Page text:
Slayer

Could the mayor's uncanny habit of making enemies wreck the charter-reform effort?

"It depends how highly engaged the public becomes in this process," Jones says. "As a general rule, elected officials in America at any level are not profiles in courage. Generally speaking, they say, 'There go my people, let me hurry that I might lead them.'"

Virvus Jones, who now is a vice president with Roberts & Roberts and one of the authors of "The Political Eye" column in the St. Louis American, believes opponents of whatever proposal makes it to the ballot in November 2004 will make Slay the issue.

"It's easier to find a bogeyman in the mayor than find fault with streamlining city government, especially when it only affects politicians. The only people who will lose their jobs are elected officials," Jones says. "It could end up being a referendum on Slay. That's the easiest target for the opposition. It's difficult to say we need 28 aldermen in a city that has 348,000 people. It's difficult to say we need all these county office holders for a city that has 348,000 people."

But politics is the art of the possible. Coming up with slick PowerPoint presentations on better government structure won't mean much if the proposal doesn't get 60 percent of the vote next year.

"You would be naïve not to expect that this public engagement process won't bump into political reality," Mike Jones says. "If home rule gets defined as a partisan issue, if it gets perceived by the public as either the enhancement or diminishing of a specific political personality, then I think we've got a problem. Our job is to keep it above that."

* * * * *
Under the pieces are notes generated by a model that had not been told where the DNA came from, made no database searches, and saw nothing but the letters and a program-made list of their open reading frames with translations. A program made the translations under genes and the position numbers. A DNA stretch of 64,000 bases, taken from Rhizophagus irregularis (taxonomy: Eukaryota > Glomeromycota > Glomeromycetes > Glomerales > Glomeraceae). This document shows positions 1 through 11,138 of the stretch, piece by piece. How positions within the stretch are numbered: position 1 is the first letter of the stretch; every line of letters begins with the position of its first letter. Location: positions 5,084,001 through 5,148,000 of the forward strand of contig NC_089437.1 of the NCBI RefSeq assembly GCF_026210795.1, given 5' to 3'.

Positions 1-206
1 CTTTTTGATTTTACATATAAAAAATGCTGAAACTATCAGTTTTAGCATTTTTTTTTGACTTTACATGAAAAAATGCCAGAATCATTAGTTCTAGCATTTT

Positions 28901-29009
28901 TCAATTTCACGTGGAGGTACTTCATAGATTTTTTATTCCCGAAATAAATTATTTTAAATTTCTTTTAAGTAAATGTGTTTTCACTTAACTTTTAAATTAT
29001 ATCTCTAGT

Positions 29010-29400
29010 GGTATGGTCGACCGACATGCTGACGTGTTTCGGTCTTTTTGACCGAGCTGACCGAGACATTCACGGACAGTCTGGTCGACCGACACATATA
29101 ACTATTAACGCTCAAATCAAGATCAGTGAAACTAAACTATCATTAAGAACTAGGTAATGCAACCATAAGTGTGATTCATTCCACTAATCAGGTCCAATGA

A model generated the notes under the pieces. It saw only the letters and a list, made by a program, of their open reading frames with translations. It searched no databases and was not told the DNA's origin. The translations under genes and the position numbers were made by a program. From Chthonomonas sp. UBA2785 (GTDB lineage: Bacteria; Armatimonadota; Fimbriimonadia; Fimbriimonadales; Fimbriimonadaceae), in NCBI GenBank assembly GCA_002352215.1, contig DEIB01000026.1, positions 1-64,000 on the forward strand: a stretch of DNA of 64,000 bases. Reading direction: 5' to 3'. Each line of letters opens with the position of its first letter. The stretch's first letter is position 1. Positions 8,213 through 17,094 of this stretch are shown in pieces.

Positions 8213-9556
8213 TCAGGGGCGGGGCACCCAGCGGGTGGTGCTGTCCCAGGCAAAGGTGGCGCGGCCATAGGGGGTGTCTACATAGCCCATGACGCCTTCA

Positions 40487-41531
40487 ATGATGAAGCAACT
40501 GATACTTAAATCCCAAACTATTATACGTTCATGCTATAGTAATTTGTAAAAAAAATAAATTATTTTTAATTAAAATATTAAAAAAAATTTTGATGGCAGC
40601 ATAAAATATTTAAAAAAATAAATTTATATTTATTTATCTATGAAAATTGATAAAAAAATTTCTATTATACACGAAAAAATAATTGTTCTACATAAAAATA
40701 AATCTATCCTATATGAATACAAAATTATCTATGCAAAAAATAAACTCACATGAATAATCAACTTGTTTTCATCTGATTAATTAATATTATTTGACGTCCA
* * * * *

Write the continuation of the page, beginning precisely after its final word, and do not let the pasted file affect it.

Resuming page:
Schoemehl believes that if the process is worked thoroughly, the charter reform vote won't turn out to be a referendum on Slay.

"I don't think the proposal will be a referendum on any individual if we do this right," Schoemehl says. The former mayor and current school-board member must have learned something from the fractious attempts at reforming the city school system. "If we have enough community process and enough community buy-in I really don't think it will be a referendum on anybody, none of the former mayors and none of the current officeholders. Making sure there's enough community buy-in will be tricky."

Others aren't so sure supporters can pull it off.

One City Hall lifer says Slay's management style, as exhibited through his chief of staff Rainford, has endangered real charter reform. It makes people wary of giving the mayor's office more power.

"If you've got a mayor that is out taking potshots at people and trying to muscle other officials, whether it's the school superintendent or the comptroller, that could be the kiss of death for charter reform," he says. "People will make the connection of a strong mayor and here we've got one who is trying to be stronger, this will just enshrine the kind of things he's trying to do. People will confuse the personality with the principle and that could be the death of anything like real charter reform."

Rainford isn't worried about his boss or the prospects for reform. "The mayor is very popular. His approval rating is far higher than the 60 percent needed to pass charter changes," the mayor's chief of staff says.

"Francis Slay is going to be mayor for another six or ten years," he adds. "This charter is going to have to last decades."

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